Williams began his collegiate career at Ferris for the 2012-13 season. He came in behind sophomore goalie, C.J. Motte, who as Williams said, “had an unreal year with great numbers.” As a freshman, Williams appeared in four games, with a 1-1 record and 3.33 goals against average. Hoping for a fresh start his sophomore year, he found himself in a similar situation, back-up to Motte who was a Hobey Baker Finalist that year. He appeared in five games with a 1.44 GAA his sophomore season.
“I thought I was going to get opportunities where I’d compete for the start, but for some reason I didn’t get them,” Williams said. “So again went another year and then I got hurt. I tore my Achilles tendon after my sophomore year and my career changed.”
In what would have been his third year, Williams found himself recovering from an Achilles injury. He sat out the entire season and after nine months finally got back on the ice.
“It took a while for me to get back into my same self and emotions were high,” Williams said. “I didn’t play one game that entire year. The next year I was supposed to be a starter and it just wasn’t the same. I felt different.”
In his return for his final year, again, the senior found himself playing catch-up while the freshman goalie got the start in net. Williams played in 11 games with a 3-5-1 record and 3.44 GAA. His career at Ferris didn’t go as planned, but his injury opened doors for one last shot.
Although the injury couldn’t have come at a worse time in the middle of his college career with months of recovery, it was a blessing in disguise for Williams. Not playing one game his “junior” year gave him an extra year of eligibility. After Williams graduated from Ferris with his undergraduate, he transferred to Canisius College for his masters where he was given a second chance as a fifth year player.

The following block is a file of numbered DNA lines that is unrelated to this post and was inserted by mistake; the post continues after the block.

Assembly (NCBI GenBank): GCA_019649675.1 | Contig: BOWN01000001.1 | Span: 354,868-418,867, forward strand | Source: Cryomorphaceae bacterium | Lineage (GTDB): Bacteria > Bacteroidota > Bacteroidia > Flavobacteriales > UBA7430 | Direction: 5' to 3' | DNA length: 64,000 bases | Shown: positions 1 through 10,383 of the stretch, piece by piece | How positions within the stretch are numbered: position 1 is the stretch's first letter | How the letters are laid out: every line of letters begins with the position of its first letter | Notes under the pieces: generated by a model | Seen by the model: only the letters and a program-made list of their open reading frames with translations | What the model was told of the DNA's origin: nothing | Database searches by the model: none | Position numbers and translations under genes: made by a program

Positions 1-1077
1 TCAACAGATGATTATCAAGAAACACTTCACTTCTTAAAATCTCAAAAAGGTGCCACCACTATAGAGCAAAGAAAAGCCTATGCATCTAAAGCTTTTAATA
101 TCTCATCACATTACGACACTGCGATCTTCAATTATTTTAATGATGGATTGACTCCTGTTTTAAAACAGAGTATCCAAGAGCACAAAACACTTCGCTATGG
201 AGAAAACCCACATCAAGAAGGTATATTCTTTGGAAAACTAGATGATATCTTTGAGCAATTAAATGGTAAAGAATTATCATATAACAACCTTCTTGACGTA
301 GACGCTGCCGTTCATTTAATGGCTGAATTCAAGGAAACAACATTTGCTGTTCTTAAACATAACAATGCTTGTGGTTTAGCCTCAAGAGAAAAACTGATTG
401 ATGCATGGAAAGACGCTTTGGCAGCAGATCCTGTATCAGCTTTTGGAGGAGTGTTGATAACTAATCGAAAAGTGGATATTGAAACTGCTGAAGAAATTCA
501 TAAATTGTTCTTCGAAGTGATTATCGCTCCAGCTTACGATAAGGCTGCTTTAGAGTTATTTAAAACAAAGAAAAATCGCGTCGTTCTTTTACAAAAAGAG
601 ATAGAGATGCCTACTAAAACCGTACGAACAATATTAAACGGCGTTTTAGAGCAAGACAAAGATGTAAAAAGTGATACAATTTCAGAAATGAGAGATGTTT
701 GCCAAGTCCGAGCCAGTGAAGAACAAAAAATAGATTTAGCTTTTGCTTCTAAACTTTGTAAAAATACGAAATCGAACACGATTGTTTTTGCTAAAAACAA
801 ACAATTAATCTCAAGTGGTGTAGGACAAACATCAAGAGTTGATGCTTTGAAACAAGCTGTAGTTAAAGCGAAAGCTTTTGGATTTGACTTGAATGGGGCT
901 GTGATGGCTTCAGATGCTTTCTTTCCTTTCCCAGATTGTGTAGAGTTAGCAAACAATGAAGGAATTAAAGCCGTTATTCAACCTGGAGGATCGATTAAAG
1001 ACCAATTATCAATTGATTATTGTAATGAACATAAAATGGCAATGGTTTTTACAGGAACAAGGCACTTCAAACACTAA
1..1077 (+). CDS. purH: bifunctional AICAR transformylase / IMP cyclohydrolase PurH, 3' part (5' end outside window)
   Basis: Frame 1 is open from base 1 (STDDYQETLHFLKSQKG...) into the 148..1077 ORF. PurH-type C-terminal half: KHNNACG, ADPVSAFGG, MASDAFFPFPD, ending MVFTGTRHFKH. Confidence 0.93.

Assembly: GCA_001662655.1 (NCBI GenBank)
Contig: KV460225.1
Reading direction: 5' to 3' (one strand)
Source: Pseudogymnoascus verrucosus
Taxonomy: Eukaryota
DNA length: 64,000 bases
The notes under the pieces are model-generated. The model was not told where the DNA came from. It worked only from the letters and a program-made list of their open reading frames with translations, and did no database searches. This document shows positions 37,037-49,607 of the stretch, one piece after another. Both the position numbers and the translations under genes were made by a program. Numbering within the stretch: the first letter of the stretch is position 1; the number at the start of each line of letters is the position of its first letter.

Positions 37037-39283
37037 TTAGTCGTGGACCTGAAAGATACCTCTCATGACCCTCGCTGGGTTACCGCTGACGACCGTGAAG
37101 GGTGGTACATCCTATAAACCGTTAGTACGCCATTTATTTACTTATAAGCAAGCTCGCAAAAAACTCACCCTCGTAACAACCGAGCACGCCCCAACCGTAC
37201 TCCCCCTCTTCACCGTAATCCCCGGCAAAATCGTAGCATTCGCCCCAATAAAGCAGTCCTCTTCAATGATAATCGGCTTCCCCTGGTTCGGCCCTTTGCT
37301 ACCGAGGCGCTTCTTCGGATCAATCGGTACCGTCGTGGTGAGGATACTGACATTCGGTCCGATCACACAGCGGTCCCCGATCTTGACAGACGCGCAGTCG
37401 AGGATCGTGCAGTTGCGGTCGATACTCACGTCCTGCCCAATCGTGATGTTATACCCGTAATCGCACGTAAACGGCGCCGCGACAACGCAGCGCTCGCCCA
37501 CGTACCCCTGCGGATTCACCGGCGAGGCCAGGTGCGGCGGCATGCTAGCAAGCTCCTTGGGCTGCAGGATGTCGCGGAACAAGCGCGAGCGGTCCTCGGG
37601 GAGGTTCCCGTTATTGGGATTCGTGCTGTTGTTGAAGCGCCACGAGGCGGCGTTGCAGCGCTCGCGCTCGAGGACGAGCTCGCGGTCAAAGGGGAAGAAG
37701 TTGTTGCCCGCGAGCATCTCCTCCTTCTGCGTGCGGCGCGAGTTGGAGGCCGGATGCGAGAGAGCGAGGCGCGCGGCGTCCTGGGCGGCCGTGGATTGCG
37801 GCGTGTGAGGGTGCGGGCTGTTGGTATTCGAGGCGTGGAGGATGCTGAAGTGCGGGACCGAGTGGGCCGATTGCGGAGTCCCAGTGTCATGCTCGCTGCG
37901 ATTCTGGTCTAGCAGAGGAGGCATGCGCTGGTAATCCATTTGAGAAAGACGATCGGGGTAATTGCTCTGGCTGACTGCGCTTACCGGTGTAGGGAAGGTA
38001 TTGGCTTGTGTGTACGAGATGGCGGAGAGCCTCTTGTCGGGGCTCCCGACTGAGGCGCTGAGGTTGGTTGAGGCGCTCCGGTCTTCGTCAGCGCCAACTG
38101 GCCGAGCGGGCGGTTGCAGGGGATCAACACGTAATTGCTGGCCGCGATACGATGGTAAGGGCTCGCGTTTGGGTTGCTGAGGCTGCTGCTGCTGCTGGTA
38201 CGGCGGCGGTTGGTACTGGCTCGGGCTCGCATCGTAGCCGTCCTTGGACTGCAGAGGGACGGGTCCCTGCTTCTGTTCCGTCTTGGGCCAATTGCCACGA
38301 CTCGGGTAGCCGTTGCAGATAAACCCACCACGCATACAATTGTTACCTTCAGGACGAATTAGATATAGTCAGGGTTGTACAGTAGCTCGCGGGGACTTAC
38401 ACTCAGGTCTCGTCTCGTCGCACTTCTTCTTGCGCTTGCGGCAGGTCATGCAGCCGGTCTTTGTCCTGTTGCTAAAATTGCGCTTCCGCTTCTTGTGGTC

“That year still feels like a dream,” Williams said. “I think people had forgotten about me, but I was still working. Behind closed doors, I was doing a lot and enjoying every minute of it, not knowing what was to come.
“I knew that I fell off, but still had game left in me and had to be put in the right spot,” Williams said. “I had to get lucky and I did.”
At Canisius, Williams put up his best numbers of his collegiate career with a winning record of 21-7-5. He recorded a 0.943 save percentage with a 1.82 GAA, and being the student he and his family always strived for, he was taking an internship for his Master’s program. His restart at his new college gave him the chance to be the starting goaltender he aimed to be before his injury, with a team he felt welcomed with open arms.
When his Canisius season ended, Williams joined the Monarchs for the end of the 2016-17 regular season. He got his taste of the pro game with three starts and three wins, showing what his value could be as a rookie.
“I learned I could play in this league and develop my game,” Williams said. “I wanted to come back here and see what I could do. I knew the coaches had confidence in me. College didn’t go the way I wanted it to, but I wanted to show why I could make it. This level is an accomplishment in itself. I didn’t want to stop playing.”
Williams returned to the Monarchs for his rookie season this past year and he proved his worth in net, with a winning record of 22-12-3-2 to go along with a 2.68 GAA. Williams also appeared in two games in the American Hockey League for the Hartford Wolfpack. This season, he tried to keep a level-head throughout the season, taking games “one minute at a time,” to not let a bad goal or a strong lead get in the way of his focus. Williams knows his path to the ECHL and AHL has hit speed bumps along the way and is thankful of how far he’s made it.
“I want to show that I’m definitely not taking anything for granted,” Williams said. “At this level, every game is an opportunity to have fun, enjoy it and show why I’m here.”